Dr. Joseph Murray, the Wellesley resident renowned for performing the first successful organ transplant and for making huge advances in plastic/reconstructive surgery, has died at the age of 93 after suffering a stroke on Thanksgiving.
The 1990 Nobel Prize in Medicine winner died at Brigham and Women’s Hospital, the same place he conducted his historic operations. The father of six also served as the first chief of plastic surgery at Children’s Hospital in Boston and during the 1940s, while with the Army Medical Corps, he treated wounded World War II soldiers whose hands and faces were disfigured (among his most amazing patients: pilot Charles Woods, who was severely burned in an airplane crash while in the Army.)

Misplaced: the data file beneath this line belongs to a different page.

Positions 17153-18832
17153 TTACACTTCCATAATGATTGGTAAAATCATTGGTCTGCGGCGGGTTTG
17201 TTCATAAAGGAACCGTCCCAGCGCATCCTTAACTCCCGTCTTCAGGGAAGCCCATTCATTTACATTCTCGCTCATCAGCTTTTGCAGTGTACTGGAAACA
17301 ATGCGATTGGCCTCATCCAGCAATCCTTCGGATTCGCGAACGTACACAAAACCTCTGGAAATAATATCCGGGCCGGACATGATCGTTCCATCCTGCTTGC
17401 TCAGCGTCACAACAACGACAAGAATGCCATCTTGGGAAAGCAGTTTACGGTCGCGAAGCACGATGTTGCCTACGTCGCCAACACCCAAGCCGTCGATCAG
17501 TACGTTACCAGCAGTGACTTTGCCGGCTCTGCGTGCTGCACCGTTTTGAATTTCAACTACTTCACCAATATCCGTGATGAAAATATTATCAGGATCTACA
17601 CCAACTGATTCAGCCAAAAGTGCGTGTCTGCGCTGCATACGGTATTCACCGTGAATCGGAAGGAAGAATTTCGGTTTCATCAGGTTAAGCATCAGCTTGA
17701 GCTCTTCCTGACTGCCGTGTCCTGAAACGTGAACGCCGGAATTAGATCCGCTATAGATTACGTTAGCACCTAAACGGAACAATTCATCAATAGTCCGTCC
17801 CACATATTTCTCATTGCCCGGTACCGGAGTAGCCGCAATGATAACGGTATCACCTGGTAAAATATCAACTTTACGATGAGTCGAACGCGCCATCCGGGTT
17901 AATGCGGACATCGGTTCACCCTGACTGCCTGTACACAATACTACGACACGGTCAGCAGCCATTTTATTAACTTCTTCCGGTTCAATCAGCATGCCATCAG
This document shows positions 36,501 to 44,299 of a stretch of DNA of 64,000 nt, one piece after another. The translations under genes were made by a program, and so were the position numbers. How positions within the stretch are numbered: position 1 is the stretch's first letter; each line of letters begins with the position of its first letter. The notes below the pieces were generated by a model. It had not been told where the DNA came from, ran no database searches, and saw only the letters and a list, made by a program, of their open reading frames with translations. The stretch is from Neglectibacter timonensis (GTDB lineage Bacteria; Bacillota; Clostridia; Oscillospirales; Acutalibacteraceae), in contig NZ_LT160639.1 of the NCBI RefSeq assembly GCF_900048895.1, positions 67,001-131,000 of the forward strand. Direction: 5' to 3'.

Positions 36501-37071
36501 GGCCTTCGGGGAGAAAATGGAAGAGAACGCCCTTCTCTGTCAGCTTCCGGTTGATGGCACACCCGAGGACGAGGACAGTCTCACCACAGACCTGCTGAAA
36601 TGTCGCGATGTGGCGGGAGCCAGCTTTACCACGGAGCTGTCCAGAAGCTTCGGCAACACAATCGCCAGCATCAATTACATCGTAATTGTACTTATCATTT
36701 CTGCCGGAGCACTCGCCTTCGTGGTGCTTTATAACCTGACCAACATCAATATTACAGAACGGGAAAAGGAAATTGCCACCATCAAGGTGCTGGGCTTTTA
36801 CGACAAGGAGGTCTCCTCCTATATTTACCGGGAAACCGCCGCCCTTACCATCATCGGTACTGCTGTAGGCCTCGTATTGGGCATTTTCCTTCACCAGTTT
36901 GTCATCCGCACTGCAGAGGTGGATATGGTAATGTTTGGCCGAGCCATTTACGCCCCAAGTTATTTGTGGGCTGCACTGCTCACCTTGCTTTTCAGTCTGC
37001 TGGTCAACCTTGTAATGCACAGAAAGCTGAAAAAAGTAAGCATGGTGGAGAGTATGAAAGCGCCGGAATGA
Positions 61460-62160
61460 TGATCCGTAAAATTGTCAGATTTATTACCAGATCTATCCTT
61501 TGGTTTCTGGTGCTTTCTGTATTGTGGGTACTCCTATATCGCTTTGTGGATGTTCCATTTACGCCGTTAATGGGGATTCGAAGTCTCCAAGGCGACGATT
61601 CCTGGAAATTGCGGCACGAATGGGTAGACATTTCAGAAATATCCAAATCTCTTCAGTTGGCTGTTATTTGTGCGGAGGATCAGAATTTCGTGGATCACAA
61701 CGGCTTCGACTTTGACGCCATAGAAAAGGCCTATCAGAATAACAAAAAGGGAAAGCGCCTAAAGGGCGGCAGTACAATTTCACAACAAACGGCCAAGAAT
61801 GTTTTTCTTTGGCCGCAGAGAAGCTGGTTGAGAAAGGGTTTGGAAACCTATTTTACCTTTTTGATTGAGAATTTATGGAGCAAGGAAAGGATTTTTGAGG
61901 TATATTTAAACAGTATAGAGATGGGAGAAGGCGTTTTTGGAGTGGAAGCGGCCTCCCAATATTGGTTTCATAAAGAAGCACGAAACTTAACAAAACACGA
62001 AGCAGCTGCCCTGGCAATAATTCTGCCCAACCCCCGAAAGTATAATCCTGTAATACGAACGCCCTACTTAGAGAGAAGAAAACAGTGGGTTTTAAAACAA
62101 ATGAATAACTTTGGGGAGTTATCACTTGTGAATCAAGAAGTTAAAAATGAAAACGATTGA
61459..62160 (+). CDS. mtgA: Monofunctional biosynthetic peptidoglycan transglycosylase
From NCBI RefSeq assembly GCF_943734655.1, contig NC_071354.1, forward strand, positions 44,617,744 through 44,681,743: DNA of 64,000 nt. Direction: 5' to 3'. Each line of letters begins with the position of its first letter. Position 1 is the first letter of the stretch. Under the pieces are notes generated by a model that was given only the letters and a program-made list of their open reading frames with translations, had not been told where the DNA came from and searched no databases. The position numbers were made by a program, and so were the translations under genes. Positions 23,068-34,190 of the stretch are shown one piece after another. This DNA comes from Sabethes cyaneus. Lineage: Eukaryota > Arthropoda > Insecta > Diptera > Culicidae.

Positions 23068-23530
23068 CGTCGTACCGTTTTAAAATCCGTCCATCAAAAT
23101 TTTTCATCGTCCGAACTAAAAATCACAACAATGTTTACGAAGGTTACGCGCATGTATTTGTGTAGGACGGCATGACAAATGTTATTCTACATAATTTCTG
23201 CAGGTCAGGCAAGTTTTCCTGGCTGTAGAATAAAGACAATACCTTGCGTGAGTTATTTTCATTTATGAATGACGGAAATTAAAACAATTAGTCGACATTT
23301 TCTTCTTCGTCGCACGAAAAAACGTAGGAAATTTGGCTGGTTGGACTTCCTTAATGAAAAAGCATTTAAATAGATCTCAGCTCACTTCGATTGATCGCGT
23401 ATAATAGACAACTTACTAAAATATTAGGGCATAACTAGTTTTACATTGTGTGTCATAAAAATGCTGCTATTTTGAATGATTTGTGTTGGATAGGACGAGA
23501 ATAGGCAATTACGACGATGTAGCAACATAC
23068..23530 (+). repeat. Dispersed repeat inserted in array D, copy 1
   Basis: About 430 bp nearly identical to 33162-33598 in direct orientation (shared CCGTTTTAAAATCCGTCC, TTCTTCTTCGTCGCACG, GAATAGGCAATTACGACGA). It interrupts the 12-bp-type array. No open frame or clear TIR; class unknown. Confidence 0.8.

Murray’s most famous surgery came in 1954 at what was then called Peter Bent Brigham Hospital when he was lead surgeon for the world’s first successful human-to-human organ transplant, which involved identical twin brothers Richard and Ronald Herrick (the donor, Richard, died two years ago in Maine at the age of 79). The surgery was extremely controversial at the time, but according to the hospital, techniques pioneered by Murray and his team have led to 600,000 life-saving transplants since.
Here’s a good profile of Murray from today’s Boston Globe, and for an even more personal look at the man, I suggest reading his autobiography, called Surgery of the Soul, in which Murray recounts everything from his childhood on up throughout what was a fascinating and honorable life. Murray has been recognized by Wellesley in recent years during the Annual Veterans’ Parade in May.
More obituaries and tributes here from Reuters and BloombergBusinessweek.
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